Thursday, June 19, 2008

Research Misconduct

A survey of more than 2,000 scientists reveals that misconduct in research may be far more prevalent than suspected. The results are published in a Commentary in Nature this week.

The authors, based at the US Department of Health and Human Services’s Office of Research Integrity (ORI), surveyed 2,212 scientists at 605 institutions and found that nearly 9% believed they had witnessed potential research misconduct in the preceding three years. Extrapolating to the larger research community supported by the National Institutes of Health (NIH), this suggests that as many as 2,300 observations of misconduct occur each year with roughly 1,000 going unreported.

Do we really think this behavior is confined to the United States?

5 comments:

Sharon Miller said...

It's very discouraging to know that study results are misrepresented by the pharmaceutical industry. I though it was the job of the FDA to keep this from happening.

Carlos said...

Dream on Sharon. The FDA has sold out to Big Pharma. The next administration has got to do some major housecleaning in that organization, if it is to protect the health of the citizens of this country, but it won't happen unless the public demands it.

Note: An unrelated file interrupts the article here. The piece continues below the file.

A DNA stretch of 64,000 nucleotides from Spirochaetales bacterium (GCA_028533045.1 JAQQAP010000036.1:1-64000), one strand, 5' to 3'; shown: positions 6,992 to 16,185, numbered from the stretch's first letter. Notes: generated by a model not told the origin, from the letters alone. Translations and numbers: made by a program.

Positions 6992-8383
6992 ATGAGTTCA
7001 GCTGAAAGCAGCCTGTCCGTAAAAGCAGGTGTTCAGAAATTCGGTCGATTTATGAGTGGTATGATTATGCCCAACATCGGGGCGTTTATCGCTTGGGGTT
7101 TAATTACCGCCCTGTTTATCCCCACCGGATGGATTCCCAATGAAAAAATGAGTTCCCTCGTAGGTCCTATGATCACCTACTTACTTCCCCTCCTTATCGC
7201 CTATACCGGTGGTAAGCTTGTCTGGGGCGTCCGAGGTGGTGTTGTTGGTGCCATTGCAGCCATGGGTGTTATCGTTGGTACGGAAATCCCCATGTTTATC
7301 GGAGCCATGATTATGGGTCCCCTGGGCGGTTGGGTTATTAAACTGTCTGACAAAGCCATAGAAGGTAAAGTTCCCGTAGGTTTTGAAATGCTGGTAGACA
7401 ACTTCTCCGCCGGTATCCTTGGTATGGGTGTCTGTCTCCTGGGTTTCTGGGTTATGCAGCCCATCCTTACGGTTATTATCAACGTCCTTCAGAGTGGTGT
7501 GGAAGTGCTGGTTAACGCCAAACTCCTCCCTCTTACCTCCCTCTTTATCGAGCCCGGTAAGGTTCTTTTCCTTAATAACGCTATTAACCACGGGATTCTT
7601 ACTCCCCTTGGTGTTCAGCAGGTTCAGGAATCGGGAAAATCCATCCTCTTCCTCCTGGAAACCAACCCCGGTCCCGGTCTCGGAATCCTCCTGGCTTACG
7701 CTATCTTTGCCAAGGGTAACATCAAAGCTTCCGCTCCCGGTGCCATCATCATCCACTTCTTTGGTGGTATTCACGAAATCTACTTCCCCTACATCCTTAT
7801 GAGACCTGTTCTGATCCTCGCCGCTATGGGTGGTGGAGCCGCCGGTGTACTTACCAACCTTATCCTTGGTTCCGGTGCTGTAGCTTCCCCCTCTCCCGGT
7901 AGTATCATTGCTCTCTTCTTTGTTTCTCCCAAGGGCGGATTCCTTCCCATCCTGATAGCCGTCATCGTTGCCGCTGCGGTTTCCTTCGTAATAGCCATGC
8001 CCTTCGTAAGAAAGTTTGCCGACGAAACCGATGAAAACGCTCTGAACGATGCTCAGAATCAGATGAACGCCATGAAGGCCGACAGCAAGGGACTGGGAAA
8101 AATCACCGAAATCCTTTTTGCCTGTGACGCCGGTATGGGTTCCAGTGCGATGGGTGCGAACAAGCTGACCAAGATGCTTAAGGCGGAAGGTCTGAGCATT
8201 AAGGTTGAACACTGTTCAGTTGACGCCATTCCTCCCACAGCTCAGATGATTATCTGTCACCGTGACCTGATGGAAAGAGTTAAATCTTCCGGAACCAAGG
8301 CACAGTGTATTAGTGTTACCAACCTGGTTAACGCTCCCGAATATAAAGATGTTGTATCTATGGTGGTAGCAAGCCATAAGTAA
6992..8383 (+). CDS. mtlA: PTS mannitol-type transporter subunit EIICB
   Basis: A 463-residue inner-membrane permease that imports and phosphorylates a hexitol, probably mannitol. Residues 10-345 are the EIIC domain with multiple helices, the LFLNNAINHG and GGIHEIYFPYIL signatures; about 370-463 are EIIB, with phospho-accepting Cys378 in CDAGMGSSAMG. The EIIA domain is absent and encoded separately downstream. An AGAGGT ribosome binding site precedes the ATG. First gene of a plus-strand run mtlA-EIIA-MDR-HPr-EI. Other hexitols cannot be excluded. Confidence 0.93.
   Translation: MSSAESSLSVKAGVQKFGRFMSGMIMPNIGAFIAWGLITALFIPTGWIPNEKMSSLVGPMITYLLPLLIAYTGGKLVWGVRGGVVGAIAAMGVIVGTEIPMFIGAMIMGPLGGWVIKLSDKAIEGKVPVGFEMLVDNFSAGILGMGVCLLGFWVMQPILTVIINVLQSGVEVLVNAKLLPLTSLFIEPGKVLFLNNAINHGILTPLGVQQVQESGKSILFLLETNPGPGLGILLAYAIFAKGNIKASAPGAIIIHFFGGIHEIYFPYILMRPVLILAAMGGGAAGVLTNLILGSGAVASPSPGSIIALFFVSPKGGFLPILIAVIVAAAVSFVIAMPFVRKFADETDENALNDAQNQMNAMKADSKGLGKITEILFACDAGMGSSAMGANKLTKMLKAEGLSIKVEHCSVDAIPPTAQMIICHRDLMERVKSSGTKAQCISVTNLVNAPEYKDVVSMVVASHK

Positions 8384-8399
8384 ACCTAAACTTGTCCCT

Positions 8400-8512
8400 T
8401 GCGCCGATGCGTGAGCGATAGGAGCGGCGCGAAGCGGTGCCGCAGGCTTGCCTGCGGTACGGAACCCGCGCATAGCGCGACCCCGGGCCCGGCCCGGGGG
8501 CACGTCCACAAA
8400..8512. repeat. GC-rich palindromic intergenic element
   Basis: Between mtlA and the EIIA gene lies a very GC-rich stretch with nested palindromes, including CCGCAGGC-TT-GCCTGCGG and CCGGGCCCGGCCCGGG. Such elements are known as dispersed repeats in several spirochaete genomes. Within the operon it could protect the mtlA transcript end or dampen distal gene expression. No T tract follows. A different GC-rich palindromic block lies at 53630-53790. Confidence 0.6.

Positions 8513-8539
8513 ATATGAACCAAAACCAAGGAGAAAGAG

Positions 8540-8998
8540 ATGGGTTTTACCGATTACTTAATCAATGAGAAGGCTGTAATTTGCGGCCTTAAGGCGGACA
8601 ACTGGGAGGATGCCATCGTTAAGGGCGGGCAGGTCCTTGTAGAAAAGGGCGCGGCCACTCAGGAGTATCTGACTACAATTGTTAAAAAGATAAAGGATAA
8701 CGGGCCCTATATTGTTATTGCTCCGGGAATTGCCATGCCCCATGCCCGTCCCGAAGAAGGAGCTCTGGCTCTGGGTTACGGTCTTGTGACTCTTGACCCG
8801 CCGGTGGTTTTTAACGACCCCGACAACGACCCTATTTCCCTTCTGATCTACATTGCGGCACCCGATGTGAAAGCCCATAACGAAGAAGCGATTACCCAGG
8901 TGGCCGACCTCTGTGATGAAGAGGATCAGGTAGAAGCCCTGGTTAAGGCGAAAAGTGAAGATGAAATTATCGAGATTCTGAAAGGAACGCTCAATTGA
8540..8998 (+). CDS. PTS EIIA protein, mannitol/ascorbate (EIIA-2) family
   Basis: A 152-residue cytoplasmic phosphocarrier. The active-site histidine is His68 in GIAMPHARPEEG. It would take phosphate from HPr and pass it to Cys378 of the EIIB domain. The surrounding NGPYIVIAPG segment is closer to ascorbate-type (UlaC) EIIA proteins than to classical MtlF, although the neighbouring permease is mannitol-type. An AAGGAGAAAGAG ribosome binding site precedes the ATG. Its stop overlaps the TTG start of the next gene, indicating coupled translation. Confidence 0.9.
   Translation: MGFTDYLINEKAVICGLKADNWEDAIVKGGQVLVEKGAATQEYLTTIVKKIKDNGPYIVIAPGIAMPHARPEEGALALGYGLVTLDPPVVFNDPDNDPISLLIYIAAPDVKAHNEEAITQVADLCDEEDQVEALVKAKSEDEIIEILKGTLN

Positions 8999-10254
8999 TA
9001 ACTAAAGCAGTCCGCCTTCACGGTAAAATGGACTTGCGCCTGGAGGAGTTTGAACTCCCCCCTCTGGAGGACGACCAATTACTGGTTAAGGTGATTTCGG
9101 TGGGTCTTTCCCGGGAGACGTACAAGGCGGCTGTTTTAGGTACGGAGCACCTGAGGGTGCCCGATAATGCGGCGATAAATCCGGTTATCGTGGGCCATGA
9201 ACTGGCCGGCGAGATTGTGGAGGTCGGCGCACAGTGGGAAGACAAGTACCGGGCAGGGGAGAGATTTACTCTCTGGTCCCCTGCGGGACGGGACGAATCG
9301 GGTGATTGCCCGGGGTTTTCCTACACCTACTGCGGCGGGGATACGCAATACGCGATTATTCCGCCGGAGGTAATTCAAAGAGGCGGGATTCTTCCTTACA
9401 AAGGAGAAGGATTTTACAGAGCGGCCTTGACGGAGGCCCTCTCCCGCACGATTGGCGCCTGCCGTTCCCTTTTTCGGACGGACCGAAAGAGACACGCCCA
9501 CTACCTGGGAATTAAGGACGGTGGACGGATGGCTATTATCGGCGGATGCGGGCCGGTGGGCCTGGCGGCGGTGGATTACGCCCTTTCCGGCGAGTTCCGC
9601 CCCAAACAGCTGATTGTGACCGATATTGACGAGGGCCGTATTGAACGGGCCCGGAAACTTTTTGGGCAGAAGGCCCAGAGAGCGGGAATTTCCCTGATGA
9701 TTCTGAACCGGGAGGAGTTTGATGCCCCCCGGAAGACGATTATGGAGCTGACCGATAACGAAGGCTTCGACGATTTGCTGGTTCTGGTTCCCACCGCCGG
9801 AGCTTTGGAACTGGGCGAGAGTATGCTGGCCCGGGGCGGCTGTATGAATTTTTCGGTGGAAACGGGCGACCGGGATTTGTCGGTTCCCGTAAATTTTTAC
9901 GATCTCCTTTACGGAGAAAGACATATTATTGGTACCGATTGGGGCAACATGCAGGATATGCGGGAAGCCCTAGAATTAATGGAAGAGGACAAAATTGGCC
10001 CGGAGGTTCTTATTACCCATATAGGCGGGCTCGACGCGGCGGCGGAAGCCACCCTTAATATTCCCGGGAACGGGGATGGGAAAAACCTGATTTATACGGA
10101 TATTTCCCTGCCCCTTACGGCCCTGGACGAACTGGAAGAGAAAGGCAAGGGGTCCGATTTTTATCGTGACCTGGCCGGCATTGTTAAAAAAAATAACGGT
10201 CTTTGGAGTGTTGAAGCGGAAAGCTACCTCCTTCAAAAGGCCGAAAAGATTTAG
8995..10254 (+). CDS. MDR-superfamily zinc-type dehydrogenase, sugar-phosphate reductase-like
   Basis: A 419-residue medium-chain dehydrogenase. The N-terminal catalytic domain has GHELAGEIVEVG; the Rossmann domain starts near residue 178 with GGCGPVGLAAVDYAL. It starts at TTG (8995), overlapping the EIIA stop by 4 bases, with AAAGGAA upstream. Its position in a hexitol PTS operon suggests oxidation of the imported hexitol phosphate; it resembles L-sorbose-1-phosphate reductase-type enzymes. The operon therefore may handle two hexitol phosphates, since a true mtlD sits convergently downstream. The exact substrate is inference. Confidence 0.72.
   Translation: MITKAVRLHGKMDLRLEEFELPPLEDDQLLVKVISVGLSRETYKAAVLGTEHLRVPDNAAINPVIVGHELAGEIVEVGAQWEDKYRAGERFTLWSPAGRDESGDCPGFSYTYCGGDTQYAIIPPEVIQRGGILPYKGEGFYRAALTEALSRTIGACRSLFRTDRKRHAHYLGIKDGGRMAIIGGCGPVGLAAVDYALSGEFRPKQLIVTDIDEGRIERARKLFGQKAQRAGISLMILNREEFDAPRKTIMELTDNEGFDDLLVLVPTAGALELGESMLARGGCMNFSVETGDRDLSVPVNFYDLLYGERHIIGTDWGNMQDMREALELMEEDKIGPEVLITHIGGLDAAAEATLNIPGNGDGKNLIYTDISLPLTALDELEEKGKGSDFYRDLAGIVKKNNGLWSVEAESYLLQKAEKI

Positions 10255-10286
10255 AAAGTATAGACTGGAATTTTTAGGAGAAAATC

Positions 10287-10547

Jackie said...

It's scary to think about. Doesn't the FDA care about us instead of Big Pharma? I would hope so.

Spencer Thornton, M.D. said...

It is up to critical observers like you to keep them honest. When we do not respond when we are aware of misconduct that misconduct just continues.

Sooner or later others will take up the cry, and those in power - politicians - will respond. Carlos said it well; it won't happen unless the public (you and me) demands it.

Edward Abby said...

Most of the public is too lazy to get involved in anything that takes time.